BY Morgan Quaintance in Reviews | 16 MAR 15
Featured in
Issue 170

David Conroy

BY Morgan Quaintance in Reviews | 16 MAR 15

David Conroy, 2010–2014 (detail), 2015, artist’s clothes, artist’s books, wood, privacy film, Parker Knoll chair, Le Corbusier LC10 table, vase, dried flowers. Playing on laptop: Production and Marketing, 2014–15, HD video

The core of David Conroy’s solo show, which featured new pieces and a curated selection of work by other artists, revealed itself via a single-channel video of a disquieting stand-up routine. It is an anti-comedy of sorts, in which the depressed comic’s downbeat skit feels close to a public suicide note. ‘Stand-up comedy is like therapy,’ he intones, ‘because you can be in therapy for years and not make any progress.’

This is Looking for Abraham (2005), a short, powerful video work by Bristol-based artist Katie Davies. The bleak purity of the comic’s public existential crisis in Davies’s video functioned as an effective link between the artworks on show. In its wake, all of the pieces were revealed as questioning, to some degree, the surety of their own existence, status or function. Looking for Abraham, then, became the key to deciphering Conroy’s inward looking, auto-fictional project, a cryptic display about self-analysis and the dry anatomy of his own artistic being.

Since 2012, Conroy has produced different versions of his ‘Broadway Flats’ series: large, upright, floor-based panels of varying surface design. At Seventeen, four new ‘Flats’ (all 2015) were on display, each made of wooden frames and sheets of virtually opaque privacy film (silvery synthetic material usually placed behind windows to make them reflective). Dehydrated McDonalds burgers, lighters, E-cigarettes and other materials were distributed across each Flat, perhaps functioning as the wretched, scummy detritus of Conroy’s unhealthy compulsions or, in the case of the non-alcoholic beer bottles, existing as a kind of self-refuting proposition in object form: can beer that is non-alcoholic really be called beer? Texts – written in the introspective style of Herman Hesse, David Foster Wallace or, latterly, Tao Lin – were attached to their surfaces recounting banal psychosocial episodes and personal neuroses.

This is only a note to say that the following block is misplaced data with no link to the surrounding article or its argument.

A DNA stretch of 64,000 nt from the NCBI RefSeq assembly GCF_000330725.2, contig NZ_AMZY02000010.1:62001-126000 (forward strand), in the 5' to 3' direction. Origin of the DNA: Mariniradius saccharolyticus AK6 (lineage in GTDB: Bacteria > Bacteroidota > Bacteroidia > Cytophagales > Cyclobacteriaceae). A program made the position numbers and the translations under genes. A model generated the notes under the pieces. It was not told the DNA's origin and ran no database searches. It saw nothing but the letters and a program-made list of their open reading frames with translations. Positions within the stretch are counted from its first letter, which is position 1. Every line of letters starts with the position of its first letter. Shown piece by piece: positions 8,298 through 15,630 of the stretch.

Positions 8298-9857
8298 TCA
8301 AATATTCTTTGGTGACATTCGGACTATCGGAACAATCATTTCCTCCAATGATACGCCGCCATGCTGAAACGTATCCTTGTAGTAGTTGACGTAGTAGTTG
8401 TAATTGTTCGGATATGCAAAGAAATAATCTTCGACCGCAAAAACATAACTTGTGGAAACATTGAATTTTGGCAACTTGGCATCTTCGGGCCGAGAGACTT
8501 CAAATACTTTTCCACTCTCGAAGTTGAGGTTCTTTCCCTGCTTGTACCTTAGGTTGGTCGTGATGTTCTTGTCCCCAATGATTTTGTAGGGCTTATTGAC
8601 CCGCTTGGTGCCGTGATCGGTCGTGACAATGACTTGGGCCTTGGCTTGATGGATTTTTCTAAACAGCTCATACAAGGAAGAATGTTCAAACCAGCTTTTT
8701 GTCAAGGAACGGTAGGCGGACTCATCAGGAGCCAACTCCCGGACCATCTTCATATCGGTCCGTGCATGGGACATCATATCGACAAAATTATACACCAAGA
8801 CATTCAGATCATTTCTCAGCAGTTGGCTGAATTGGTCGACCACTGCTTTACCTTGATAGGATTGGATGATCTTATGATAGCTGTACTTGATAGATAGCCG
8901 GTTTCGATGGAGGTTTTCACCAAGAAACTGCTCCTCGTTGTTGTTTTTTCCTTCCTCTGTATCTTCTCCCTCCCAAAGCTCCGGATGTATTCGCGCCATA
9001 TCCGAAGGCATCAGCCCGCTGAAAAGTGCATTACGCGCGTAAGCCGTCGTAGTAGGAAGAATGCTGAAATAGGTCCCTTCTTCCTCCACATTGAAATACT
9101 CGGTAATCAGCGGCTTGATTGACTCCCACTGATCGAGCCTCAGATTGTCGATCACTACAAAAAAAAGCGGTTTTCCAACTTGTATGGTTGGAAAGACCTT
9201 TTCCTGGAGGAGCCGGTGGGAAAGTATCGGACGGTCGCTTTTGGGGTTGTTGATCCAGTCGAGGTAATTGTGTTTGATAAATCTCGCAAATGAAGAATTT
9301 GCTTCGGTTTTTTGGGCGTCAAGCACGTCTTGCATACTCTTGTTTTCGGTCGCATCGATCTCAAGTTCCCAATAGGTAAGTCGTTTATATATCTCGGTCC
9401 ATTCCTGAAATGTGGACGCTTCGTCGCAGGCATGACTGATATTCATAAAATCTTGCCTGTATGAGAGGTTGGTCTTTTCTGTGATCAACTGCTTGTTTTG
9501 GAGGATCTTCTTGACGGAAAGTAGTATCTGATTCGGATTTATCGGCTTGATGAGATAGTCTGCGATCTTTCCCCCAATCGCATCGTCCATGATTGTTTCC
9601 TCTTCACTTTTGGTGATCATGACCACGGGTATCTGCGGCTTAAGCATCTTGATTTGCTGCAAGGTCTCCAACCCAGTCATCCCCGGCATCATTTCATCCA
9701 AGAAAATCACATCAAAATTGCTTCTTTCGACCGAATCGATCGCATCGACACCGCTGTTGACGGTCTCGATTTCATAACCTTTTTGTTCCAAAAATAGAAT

This self-centred focus was compounded in Seventeen’s second gallery space, which contained 2010–2014 (2015). Across this wood-framed structure and arrangement of furniture Conroy’s clothes (listed as ‘the artist’s’) were flopped, trainers squeezed and books strewn, lent and stacked (Miguel de Cervantes, Søren Kierkegaard, assorted Marxist theory and, most signifiantly, James Joyce’s Portrait of the Artist as a Young Man, 1916). This was art about being, by all indications, a relatively privileged male artist (the furniture included a vintage Parker Knoll chair and a Le Corbusier table) – either the real personage of Conroy or his alter ego. But what is the value of such work? British author, and fairy tale revisionist, Angela Carter decided against writing about the bourgeoisie and their cleaning ladies. Should work about male Western artists and their everyday anxieties be similarly embargoed? Is it the most overexposed subject matter in contemporary art?

Thankfully, Conroy’s inclusion of other artists’ works pulled the exhibition back from the brink of pure postmodernist navel-gazing: it was the interdependence of his art and the well-chosen art of others on display that was the work itself here. Hung on a wall covered by red-brick wallpaper – Conroy’s Distinction (2015) – were, most notably: pages from Lucy Lippard’s Six Years (1973); Trying to Remember (2013), a video piece by Siân Robinson Davies; and a photograph of stacked supermarket aisles by Lyza Danger, The New Fred Meyer on Interstate by Lombard (2004), which is frequently misattributed to Andreas Gursky on the internet. But it was Davies’s Looking for Abraham, foregrounding ontological doubt and self-referential circularity, which was key. The comedian, who may or may not be performing a breakdown, became the real or fictional artist, who may or may not be performing male existential angst as a performance of male existential angst. But this ambiguity of intent threw a thin veil over the huge mirror that Conroy seemed to be aiming at himself. It was, in all, an uroboric exhibition as auto-fiction – a Kaufman-esque (both Charlie and Andy) portrait of the artist as a narcissistic aesthete – smartly layered, but hollow at its core.

Morgan Quaintance is a writer, musician and broadcaster. He is also a founding member of the curatorial collective DAM PROJECTS.